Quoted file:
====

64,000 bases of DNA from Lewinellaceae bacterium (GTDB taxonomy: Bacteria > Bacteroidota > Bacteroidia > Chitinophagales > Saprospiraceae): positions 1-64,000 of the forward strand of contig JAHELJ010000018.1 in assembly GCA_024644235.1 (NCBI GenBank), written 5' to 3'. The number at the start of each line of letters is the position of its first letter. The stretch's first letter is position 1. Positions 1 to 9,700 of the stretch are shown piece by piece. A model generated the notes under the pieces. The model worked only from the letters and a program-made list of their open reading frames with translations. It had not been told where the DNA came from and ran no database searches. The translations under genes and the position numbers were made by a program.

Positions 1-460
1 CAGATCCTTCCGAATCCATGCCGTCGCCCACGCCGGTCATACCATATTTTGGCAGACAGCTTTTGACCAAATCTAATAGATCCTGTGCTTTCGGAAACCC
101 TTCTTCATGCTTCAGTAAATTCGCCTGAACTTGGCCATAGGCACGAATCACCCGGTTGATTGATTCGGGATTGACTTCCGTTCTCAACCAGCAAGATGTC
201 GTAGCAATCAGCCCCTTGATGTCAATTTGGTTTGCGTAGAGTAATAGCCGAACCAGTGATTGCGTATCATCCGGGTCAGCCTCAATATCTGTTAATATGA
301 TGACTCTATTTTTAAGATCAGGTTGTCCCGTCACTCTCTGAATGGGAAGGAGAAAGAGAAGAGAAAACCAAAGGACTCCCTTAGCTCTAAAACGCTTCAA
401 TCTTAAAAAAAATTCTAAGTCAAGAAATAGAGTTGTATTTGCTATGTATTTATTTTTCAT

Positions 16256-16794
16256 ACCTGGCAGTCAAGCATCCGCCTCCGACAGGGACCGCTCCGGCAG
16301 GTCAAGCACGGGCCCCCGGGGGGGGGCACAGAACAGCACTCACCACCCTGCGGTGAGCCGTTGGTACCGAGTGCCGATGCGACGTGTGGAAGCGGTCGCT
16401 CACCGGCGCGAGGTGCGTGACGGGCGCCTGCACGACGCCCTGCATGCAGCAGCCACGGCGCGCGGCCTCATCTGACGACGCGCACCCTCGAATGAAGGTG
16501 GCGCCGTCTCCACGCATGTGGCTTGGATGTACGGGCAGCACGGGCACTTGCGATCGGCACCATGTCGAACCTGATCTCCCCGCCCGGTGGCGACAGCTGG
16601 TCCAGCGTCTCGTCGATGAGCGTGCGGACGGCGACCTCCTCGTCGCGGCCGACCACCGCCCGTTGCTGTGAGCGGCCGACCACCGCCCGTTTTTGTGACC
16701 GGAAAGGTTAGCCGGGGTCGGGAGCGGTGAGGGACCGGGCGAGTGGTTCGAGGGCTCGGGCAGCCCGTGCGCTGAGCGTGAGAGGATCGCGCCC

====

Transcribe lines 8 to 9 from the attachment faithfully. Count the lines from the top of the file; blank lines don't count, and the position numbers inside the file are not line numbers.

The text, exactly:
Positions 16256-16794
16256 ACCTGGCAGTCAAGCATCCGCCTCCGACAGGGACCGCTCCGGCAG